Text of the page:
Pull My Daisy has a narrative arc that would do the boys of Jackass proud. It's founded on adolescent eros colliding with killjoy mommyism in the form of scowling beauty Delphine Seyrig. A legion of Beats, including Rivers, Corso and Allen Ginsberg, pull a Bowery loft invasion on a bedraggled, sax-playing railroad man and drag him away from disapproving wife, Seyrig. Despite the usual Beat dismissal of women, Pull My Daisy is infectiously merry, with some of the joking, casual wit provided by Kerouac's voice-over narration.
In an ode to the Beats, Atlanta musician/performance artist Andy Ditzler has put together a screening at Eyedrum's monthly film night of the seminal Pull My Daisy. That film is being paired with Beat documentary This Song for Jack from 1983, which records a Beat reunion (including William Burroughs) marking the 25th anniversary of the publication of Kerouac's On the Road.
While the New York underground film community was lukewarm on the Cassavetes film, a number of the artists, critics and intellectuals in attendance at the 1959 screening -- Parker Tyler, Paddy Chayefsky, Kenneth Tynan, Arthur Knight -- went ga-ga for Pull My Daisy.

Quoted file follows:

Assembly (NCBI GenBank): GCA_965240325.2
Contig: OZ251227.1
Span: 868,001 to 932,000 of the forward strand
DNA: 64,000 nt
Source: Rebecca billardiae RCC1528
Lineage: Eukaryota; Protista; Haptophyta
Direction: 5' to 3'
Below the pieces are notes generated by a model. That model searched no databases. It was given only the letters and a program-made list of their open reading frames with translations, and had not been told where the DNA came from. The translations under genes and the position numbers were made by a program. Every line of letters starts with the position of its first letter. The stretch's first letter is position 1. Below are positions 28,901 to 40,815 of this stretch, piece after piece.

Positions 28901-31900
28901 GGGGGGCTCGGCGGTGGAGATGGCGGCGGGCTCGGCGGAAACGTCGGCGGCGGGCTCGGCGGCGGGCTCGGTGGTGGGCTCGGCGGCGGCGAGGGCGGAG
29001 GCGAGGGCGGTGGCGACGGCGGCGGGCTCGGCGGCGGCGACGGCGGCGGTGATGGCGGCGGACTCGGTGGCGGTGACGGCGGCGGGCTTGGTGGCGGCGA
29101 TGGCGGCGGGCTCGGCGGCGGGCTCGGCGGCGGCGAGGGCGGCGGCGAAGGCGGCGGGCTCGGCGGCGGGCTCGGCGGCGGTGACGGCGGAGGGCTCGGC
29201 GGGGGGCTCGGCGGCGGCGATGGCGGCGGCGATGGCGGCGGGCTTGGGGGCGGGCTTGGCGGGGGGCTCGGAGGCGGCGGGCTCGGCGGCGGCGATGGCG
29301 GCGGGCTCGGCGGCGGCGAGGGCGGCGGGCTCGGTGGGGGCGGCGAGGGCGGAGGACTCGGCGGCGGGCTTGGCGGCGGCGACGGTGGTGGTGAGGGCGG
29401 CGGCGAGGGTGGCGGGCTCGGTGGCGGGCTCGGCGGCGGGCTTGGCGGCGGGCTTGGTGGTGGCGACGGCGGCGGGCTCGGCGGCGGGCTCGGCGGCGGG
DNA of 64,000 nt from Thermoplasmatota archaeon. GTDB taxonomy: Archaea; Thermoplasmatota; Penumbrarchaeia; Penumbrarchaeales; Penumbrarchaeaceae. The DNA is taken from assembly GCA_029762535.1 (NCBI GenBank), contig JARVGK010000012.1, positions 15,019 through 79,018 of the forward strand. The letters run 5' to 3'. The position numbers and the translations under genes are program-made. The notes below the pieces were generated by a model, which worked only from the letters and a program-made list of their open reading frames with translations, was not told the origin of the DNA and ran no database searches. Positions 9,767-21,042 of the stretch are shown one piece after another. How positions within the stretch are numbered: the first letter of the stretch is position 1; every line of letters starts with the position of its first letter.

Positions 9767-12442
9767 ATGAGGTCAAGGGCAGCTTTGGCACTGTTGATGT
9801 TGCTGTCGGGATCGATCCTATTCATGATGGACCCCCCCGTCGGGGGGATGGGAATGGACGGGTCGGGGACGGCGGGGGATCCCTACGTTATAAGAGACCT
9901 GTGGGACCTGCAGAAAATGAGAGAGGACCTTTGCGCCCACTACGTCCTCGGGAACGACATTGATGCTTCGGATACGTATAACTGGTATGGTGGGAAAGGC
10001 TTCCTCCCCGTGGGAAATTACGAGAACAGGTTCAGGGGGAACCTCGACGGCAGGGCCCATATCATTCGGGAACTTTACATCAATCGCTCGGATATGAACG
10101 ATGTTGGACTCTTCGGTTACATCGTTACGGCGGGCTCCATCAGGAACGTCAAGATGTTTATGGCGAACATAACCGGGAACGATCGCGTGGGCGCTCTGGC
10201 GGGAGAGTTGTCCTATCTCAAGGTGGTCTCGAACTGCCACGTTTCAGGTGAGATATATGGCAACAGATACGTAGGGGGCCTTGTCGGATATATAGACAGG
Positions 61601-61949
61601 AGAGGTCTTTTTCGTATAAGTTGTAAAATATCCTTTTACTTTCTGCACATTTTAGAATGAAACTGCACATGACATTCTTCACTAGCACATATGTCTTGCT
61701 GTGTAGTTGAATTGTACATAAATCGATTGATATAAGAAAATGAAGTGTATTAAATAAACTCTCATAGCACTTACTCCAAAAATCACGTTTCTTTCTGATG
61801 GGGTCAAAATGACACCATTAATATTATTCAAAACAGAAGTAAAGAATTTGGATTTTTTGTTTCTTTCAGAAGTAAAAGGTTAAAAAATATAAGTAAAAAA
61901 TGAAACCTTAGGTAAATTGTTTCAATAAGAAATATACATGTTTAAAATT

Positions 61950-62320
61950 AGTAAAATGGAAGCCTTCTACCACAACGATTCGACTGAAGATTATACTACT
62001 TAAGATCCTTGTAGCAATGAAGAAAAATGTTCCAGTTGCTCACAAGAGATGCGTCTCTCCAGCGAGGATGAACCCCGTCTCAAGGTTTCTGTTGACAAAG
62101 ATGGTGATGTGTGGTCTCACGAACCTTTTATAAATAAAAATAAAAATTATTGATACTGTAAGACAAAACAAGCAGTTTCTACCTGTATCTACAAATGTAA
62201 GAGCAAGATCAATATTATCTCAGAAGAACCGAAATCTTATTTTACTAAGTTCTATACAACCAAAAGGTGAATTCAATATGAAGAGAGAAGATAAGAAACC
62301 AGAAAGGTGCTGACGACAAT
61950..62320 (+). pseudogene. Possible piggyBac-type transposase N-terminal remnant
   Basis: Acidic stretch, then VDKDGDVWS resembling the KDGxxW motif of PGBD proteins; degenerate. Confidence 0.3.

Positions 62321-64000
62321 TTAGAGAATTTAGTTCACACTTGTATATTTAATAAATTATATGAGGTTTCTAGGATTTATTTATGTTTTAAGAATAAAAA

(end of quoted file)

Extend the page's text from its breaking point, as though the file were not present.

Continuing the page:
Avant-garde filmmaker/critic Jonas Mekas raved like an underground Susan Granger in the Village Voice that Pull My Daisy "has a visual beauty and truth that is completely lacking in recent American and European films." Decades later, offering a field-guide synopsis of Homo Beatus, critic David E. James detected certain native characteristics in the film, such as "spontaneous poetry performance, modern jazz, reference to Buddhism, smoking marijuana and homosexual bonding." Crazy man.
The Beat Cinema Series curated by Andy Ditzler screens Pull My Daisy and This Song for Jack Jan. 24 at 8 p.m. $6. Eyedrum, 290 MLK Drive. 404-522-0655.
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